The old adage that the best team wins is coming to life before our eyes in the NBA Finals.
With continued excellence from three point range, team ball movement and more solid defensive basketball, the San Antonio Spurs have positioned themselves one victory away from an NBA title and they’ve done it with more than just their version of the big three.
They’ve done it with role players like Kawhi Leonard making life difficult for LeBron James and Gary Neal filling big minutes in place of Tony Parker whose injured hamstring has slowed him down. They’ve done it with some inspired play on both ends from Boris Diaw and what is already the greatest three point shooting performance in Finals history from Danny Green.
In my finals preview I had said that there wasn’t a chance Danny Green was going to back down from the challenge of playing head-to-head against Dwyane Wade and that he could match Wade’s offensive output if Wade struggled. What I never would have thought is that Green would provide the Spurs with a huge chunk of their offense and prove to be more a pivotal player in the series than Wade has been.
Green leads all Spurs in scoring during the finals and is shooting 65% from downtown. Perhaps most importantly, what his presence is doing is spreading the floor even more for guys like Kawhi Leonard and Tim Duncan to get their points in the paint. Miami can’t win if they crash on the Spurs interior players because Duncan or whoever is in there can kick out to the waiting hands of Green, Neal and Parker. If they play them straight up, Duncan has been able to get his, finishing with 17 points and 12 rebounds in game 5 after good scoring numbers throughout the series.
Defensively, Green has been solid as usual. He finished game five with three blocks and matched up with LeBron James at times as well as he did with Wade. His off the ball movement and ability to run the floor and play transition defense has been a major factor in the series and spoiled several buckets the Heat usually convert in game 5.
Surprisingly, so much of this series hasn’t been about the superstars. The Heat brass did their job last night with Wade, James and Chris Bosh combining for 66 points 19 assists and 16 rebounds. They were matched in this game by the Spurs big three of Duncan and Parker combining for 43 points, 6 assists and 13 rebounds and the impact of Manu Ginobili playing in a starting role and getting going from the beginning to score 24 points and 10 assists. From here on out, Ginobili might be as much an x-factor to the series as Green.
Having taken the pole position for Finals MVP, Green is one Spurs victory short of living every player’s fantasy of rising to the cream of the crop on the biggest stage. Going from stints in the D-League and being cut to the best player of a championship series is quite a journey, as is being one of the oldest and most underrated teams entering the postseason and going on to win the title.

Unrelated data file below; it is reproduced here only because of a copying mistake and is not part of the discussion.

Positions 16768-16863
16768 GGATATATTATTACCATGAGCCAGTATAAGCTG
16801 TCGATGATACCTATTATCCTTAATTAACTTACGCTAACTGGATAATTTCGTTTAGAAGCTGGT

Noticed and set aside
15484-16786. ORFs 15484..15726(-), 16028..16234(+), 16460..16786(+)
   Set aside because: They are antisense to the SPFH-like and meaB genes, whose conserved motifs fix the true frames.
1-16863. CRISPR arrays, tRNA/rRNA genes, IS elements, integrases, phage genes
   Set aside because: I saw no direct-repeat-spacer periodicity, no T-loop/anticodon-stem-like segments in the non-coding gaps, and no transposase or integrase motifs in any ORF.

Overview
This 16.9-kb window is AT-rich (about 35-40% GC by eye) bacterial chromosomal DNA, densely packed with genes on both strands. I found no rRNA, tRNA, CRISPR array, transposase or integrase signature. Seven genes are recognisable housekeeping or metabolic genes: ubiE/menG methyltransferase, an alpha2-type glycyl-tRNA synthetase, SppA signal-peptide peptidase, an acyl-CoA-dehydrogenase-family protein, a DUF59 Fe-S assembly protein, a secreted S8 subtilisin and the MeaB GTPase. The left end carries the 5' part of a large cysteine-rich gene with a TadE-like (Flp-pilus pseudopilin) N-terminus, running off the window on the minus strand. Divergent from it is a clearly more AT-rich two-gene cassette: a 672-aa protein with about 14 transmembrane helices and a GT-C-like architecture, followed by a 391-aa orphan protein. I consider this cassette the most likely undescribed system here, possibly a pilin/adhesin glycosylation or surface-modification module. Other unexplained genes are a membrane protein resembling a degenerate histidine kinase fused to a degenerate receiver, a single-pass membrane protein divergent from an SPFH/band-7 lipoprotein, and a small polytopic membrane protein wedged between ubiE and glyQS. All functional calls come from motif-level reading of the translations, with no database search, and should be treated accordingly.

The stats from game five don’t bear much analysis. The Spurs won the rebounding battle 36-34, Miami had a +5 turnover margin and the Heat actually hit more threes than San Antonio. Both teams pushed the pace with the Spurs winning the fast break battle 18-16 as well as the points in the paint war 50-40. The stars cancelled each other out the night, and in the end, what we see is that the Spurs were simply the better team on the evening.
With see-saw nature of the series, game 5 might be a distant memory on Tuesday as Miami dominates, who knows? All we can guarantee is that it’s going to be interesting how it all unfolds because it’s bound to have at least a few surprises intertwined in the story line.
One thing that isn’t surprising in all this, however, is San Antonio. They had one of the top offenses in the league, particularly in the fourth quarter where they tended to flourish during the regular season. They had one of the best scoring benches in the league and have a lineup with defensive juggernauts in it like Leonard and Duncan. So, no, you shouldn’t be surprised that San Antonio is one game from defeating the defending champs, but perhaps you should be surprised at the defeated body language of the Miami Heat players at times.
When this series started, I purposely avoided making predictions because it’s the Spurs. While others insisted it was just a matter of how many games it would take the Heat, I have been taught over the years not to go against the Spurs more times than I can count. So here we stand, San Antonio leading the NBA Finals 3-2 and while fans shouldn’t be surprised that the Spurs have a golden opportunity to be the second Western Conference team to hoist a trophy on the American Airlines Arena floor in the last three years, something tells me you will be if they do it.